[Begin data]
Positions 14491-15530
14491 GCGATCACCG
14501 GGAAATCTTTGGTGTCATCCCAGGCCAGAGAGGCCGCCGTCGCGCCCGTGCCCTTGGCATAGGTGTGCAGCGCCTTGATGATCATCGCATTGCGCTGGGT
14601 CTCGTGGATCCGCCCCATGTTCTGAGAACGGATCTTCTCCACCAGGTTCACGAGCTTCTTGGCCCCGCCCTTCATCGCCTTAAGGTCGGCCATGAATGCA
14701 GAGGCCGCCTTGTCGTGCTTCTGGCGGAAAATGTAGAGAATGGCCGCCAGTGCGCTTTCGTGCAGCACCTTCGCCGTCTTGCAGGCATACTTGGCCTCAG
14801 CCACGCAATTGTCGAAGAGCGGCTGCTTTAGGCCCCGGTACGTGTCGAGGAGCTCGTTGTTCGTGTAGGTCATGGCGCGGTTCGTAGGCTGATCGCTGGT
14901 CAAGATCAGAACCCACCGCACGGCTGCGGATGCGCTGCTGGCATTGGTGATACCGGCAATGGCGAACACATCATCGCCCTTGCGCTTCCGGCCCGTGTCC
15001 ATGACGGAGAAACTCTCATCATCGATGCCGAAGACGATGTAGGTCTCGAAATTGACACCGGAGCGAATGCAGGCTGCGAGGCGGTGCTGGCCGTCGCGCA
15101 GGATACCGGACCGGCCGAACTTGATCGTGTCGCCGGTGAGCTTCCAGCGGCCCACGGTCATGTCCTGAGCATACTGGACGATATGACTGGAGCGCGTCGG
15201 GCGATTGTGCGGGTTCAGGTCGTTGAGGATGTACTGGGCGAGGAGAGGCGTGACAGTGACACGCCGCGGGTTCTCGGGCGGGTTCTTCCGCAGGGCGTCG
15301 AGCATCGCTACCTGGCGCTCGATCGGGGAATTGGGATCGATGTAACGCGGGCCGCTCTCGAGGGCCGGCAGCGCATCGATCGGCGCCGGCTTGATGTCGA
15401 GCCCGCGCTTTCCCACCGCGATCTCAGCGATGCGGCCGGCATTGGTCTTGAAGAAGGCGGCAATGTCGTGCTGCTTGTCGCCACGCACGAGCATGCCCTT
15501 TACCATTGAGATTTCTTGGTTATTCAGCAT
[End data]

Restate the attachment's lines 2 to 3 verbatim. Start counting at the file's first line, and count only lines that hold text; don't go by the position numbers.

14491 GCGATCACCG
14501 GGAAATCTTTGGTGTCATCCCAGGCCAGAGAGGCCGCCGTCGCGCCCGTGCCCTTGGCATAGGTGTGCAGCGCCTTGATGATCATCGCATTGCGCTGGGT